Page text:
The total number of new calves is estimated at between 255 to 265.

Not all the new ones were seen by spotters, who watch for the calves
only during daylight and did not count on Sundays.

Last year, Perryman figured there were 279 calves and in 1999 when
there were 428. Those numbers are far below 1997 when 1,520 new calves

"Reproduction has been down for three consecutive years for this
population," he said.

Theories about what is affecting the population includes the
possibility there is less food in their northern feeding grounds,
leading to less-healthy animals.

"Give us another five or six years, then hopefully we can figure this
out," he said.

__________________US Navy Sonar Update____________________

The U.S. Navy is asking to be exempted from a federal law that forbids
harassing or killing whales as it begins exercises with a powerful new
sonar designed to hunt for super-quiet submarines. (April, 2001)

The controversial sonar system, designed to blast swaths of ocean with
low-frequency sound waves, is the subject of protests planned today in
Los Angeles before a public hearing.

Government scientists confirmed that a different Navy sonar was likely
responsible for the mass stranding of beaked whales in the Bahamas in
March 2000.

Necropsies showed six whales died from hemorrhaging around the brain
and ear bones, presumably from intense internal vibrations caused by
bursts of mid-frequency sound waves.

Environmentalists have pounced on that case as proof that high-power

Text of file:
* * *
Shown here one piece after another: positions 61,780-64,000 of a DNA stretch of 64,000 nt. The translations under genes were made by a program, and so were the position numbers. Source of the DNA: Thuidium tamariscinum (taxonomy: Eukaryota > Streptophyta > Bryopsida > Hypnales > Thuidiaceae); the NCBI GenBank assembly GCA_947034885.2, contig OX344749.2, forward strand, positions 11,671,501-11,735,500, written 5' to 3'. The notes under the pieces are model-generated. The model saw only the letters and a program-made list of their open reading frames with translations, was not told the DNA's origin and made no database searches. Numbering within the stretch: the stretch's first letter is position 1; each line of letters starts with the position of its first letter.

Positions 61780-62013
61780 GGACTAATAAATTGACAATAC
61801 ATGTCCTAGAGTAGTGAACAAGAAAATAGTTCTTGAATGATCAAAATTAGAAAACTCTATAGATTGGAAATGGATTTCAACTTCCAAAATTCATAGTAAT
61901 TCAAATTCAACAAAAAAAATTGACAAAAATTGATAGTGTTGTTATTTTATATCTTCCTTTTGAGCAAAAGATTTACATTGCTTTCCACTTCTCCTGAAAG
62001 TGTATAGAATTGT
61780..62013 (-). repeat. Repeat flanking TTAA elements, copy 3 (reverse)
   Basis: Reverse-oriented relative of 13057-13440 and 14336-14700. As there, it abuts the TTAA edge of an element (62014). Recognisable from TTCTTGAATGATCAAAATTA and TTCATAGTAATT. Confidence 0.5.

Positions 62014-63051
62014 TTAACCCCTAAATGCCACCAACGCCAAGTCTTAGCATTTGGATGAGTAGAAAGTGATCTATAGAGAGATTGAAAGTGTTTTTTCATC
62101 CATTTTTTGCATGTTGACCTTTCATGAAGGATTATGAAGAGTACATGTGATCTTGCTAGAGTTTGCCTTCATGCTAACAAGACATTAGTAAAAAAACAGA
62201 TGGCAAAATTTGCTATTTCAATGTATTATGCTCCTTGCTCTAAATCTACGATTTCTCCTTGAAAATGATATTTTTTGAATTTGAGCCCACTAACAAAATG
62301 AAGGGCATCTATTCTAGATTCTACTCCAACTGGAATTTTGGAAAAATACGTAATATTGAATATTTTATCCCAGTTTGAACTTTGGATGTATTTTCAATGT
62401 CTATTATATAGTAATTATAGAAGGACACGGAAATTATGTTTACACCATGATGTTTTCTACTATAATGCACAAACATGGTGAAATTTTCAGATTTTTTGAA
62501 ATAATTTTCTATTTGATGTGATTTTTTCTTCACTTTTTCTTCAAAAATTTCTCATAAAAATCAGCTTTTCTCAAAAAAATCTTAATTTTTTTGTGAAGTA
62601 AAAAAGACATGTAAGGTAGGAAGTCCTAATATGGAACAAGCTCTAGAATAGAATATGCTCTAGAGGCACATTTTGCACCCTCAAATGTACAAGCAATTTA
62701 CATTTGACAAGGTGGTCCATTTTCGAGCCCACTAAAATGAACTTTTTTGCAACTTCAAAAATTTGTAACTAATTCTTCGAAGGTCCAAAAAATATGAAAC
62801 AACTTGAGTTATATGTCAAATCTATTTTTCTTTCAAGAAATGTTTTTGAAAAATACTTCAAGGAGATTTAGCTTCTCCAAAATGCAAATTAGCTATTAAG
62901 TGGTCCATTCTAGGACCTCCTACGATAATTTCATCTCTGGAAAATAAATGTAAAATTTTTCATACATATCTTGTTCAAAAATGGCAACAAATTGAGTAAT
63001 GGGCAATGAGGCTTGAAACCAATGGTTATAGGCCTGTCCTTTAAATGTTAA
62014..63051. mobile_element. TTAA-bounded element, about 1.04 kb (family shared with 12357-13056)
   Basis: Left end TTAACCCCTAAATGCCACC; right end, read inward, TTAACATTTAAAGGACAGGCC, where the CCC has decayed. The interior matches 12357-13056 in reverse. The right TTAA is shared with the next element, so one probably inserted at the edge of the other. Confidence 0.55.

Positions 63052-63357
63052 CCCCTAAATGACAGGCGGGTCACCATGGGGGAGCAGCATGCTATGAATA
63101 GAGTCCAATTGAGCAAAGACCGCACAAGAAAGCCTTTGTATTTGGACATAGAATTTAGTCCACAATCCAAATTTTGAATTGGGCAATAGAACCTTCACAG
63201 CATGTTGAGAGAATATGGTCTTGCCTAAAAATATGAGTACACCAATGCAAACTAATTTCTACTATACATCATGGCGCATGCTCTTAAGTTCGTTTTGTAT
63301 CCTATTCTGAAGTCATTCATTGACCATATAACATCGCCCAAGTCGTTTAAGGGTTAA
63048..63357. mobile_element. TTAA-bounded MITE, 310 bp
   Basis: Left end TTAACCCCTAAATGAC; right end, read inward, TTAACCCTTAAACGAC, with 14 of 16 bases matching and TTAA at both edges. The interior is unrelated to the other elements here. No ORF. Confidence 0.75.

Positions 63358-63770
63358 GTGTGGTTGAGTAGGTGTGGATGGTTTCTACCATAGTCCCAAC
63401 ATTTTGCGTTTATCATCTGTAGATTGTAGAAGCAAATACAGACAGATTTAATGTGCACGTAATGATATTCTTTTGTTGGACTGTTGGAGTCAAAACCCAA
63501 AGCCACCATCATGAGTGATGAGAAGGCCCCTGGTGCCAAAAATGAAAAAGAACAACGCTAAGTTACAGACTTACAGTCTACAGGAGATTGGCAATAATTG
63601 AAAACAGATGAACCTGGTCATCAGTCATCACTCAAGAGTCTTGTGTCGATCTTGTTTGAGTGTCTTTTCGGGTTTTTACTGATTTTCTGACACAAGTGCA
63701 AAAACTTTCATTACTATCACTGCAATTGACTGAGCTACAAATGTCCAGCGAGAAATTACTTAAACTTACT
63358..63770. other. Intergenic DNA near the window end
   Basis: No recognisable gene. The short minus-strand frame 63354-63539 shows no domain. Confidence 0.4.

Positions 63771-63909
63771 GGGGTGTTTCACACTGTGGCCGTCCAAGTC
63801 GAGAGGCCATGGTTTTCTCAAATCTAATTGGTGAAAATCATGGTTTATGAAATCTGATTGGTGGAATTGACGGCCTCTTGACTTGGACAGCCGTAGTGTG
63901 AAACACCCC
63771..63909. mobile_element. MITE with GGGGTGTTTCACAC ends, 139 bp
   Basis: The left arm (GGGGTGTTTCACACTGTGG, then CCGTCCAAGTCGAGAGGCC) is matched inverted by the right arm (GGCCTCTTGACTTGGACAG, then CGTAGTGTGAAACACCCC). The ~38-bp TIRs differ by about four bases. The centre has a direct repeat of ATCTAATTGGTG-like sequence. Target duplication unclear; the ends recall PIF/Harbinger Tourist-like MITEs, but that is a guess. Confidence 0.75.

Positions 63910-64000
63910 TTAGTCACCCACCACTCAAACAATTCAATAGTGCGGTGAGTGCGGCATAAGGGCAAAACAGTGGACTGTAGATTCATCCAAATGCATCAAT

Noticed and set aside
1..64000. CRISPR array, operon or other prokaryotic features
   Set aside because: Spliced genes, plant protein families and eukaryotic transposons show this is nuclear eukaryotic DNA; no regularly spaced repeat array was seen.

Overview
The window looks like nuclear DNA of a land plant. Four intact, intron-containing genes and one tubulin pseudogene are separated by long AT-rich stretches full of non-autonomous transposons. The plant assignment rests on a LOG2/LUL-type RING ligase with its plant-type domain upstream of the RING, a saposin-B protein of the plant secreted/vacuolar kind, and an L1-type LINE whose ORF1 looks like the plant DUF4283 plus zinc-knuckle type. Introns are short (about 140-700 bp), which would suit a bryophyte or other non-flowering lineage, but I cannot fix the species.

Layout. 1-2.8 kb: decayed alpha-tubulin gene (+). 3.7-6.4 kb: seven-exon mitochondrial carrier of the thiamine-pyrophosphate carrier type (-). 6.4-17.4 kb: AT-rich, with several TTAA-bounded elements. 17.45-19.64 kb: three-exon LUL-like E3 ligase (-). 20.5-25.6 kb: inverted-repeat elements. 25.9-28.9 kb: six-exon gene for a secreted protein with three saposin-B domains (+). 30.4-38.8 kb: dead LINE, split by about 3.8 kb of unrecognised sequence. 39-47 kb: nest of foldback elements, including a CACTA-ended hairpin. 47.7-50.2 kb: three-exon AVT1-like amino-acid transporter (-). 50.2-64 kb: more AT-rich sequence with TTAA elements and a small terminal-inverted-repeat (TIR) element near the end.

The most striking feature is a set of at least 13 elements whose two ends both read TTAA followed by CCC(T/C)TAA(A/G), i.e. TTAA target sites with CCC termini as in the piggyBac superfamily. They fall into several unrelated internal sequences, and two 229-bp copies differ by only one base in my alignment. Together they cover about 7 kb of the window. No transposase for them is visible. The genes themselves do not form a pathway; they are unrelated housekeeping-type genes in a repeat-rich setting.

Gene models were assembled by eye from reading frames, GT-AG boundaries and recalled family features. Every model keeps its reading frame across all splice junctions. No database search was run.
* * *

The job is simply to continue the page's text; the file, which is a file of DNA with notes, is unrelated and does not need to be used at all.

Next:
sonar systems can disorient and kill whales. "It is undeniable evidence
of just how dangerous and unpredictable intense sound can be in the
ocean," said Joel Reynolds, senior attorney of the Natural Resources
Defense Council.

He and others fear whale strandings will become more commonplace if the
Navy conducts sonar exercises across 80 percent of the world's oceans.

But Navy scientists say such fears are unfounded. The deaths in the
Bahamas were linked to a mid-frequency sonar that has been around since
World War II.

Joe Johnson, a Navy sonar engineer in charge of environmental studies
on low-frequency sonar, said the Navy is seeking an exemption from the
Marine Mammal Protection Act because of the law's ban on harassing
whales - not the ban on whale deaths.

"There is no doubt that there will be some harassment of marine
mammals," Johnson said. "We have a very loud sonar system."

READ MORE... at the Natural Resources Defense Council Website

and send a protest:

____________________Freedom Campaign______________________


Web Site for Lolita's Legion in English, French and Spanish

For information on the Free Lolita Campaign visit:

and for an overview, see:

_______________________Free Corky_________________________

Think about Corky. Let us not forget her, EVER. &

And remember this... ANY WALL CAN FALL!

_______________________News Brief_________________________

* MINE-SEEKING DOLPHINS STEAL THE SHOW - 30 April, 2001. Some 2,500
marines are taking part in NATO's massive "Blue Game" exercise off
Norway's south coast, but it's the four American mine-seeking Atlantic
dolphins that are grabbing most of the headlines...

* 965 DOLPHINS COUNTED IN FIRST-EVER CENSUS - 2 May, 2001. The first
ever survey of Pakistan's Indus river dolphins was completed a few days
ago. Only 965 mammals were counted in the river system. Blind dolphins
are found only in Pakistan and are on the endangered species list of